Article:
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Neck Pain From Texting
Texting and Neck Pain
Everyone has probably heard at some time or other that texting is increasingly the cause of neck pain. One chiropractor, Dr. Fishman, has coined the term 'text neck' to describe the phenomenon he claims is on the rise. Is it true though, and what can we do about it if it is? With millions of texts sent every day, and every new generation arguably more reliant on their gadgets and gizmos than the next, texting could be a looming public health crisis. Or is it all just hype?
Studies on Texting and Neck Pain
A quick glance at the studies done on texting might lead you to think that some medical researchers are spending a lot of money conducting some pretty odd clinical experiments. Lambert (et al, 2009) surveyed hundreds of people about their texting habits and discovered that women were less likely to send texts using their left hand, and that there was no significant connection between writing hand and the hand used predominantly for texting, or for throwing things. A waste of time and effort? Well, hang on a second…
… in combination with another piece of research from earlier this year this might just lead to changes in our texting behaviour, and in the manufacture of mobile phones. Gustafsson (et al, 2010) found differences in thumb postures and physical loads during texting between men and women, and between those with musculoskeletal disorders and those without. Shoulder, neck, and arm muscle movements, and the motion of the thumbs, were measured and the researchers found significant differences in muscle load and thumb position when the texter was sitting rather than standing. In addition, women had higher muscle activity than men in the extensor digitorum (that's the forearm muscle that extends the four fingers to me and you!) and the abductor pollicis longus (the muscle that moves the thumb and wrist) when texting, with greater thumb speed, greater thumb abduction, and fewer pauses between thumb movements. The subjects who had musckuloskeletal issues, including neck pain, also had higher thumb movement and fewer pauses compared to those without these issues. The question remains, however, as to whether the speed and consistent movement leads to neck pain symptoms and musckuloskeletal issues, or whether the condition itself simply makes the texter try to text more quickly and reduce the longevity of their pain. All of this research could have implications for the design of new mobile devices, perhaps the world's first ergonomic mobile phone will materialize soon, who knows? A 2007 study by Chany found that clamshell style phones produces the most significant neck pain levels in a small group of participants, but this was a really small study so don't throw that clamshell phone out just yet.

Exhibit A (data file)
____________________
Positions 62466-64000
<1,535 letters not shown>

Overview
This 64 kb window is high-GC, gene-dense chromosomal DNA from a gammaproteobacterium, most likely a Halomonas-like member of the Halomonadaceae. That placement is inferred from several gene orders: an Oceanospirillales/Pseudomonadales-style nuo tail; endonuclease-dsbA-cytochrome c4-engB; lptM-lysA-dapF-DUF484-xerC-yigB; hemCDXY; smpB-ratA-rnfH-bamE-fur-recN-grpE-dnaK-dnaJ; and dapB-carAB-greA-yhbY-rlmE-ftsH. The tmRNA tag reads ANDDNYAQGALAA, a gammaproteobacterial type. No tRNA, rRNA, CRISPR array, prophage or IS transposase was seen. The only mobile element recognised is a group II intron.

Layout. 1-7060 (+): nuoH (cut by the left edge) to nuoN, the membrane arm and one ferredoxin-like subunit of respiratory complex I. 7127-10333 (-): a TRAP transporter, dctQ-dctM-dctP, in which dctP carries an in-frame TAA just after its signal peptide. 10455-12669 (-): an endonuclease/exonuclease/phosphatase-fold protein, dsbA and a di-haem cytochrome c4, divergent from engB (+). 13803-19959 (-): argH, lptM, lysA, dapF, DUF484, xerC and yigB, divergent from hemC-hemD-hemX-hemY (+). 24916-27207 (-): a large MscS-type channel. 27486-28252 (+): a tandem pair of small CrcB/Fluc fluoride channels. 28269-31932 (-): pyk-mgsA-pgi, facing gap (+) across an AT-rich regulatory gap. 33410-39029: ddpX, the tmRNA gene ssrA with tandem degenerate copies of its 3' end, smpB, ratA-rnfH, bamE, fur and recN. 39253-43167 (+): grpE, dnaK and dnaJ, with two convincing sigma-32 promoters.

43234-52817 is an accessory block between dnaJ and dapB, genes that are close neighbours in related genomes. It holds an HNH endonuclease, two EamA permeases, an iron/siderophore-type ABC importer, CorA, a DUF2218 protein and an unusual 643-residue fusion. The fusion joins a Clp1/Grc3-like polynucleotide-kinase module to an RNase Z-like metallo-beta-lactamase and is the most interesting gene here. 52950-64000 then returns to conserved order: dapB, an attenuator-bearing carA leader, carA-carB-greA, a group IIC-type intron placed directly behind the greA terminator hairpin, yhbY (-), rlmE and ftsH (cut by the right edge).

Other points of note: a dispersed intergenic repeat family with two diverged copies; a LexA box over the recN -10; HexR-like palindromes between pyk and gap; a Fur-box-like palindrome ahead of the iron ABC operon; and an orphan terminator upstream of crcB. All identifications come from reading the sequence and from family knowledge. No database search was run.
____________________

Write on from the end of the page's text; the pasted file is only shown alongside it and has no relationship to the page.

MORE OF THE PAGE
A further study using biofeedback techniques discovered that texters had pronounced physiological responses that they were unaware of (Lin, et al, 2009). The researchers found that texters held their breath when receiving texts and showed signs of arousal, or heightened stress. These 'symptoms' of texting led to a higher likelihood of experiencing pain, particularly in the neck and shoulders with 83% of participants reporting neck and shoulder pain associated with texting. The study's authors suggest that it is this physiological response which could be key to reducing the incidence of neck pain from texting by training the texters to breathe consistently and not 'freeze' when receiving, or sending, a text.
Several surveys have found that women tend to text more than men, and appear to have a higher incidence of musculoskeletal disorders associated with repetitive strain on the muscles, such as carpal tunnel syndrome, neck pain, shoulder pain, and also fibromyalgia. Adolescents have very high texting rates and are also at risk of developing repetitive strain injuries and muscular issues from over use of computers, games consoles, and poor posture. Teaching them early how to avoid these problematic physiological responses, improving (gender-specific) design of mobile phones, and games console controllers, and keeping them healthy and active in general may save a whole generation from developing serious chronic health issues such as neck pain.
So, perhaps, Dr. Fishman is right, and the increase in degenerative cervical spinal changes seen in adolescents is indicative of a wider problem. Forward curvature of the neck causes all manner of neck, back, shoulder, arm, and even jaw pain, with arthritic changes setting in early. If you are experiencing numbness and tingling in your wrist and hands, pain in the neck, stiffness and cramps in the shoulders and arms, maybe it's time to look at your mobile differently. Changing our habits, even, shock horror, ignoring the phone, might just save us a real pain in the neck later on.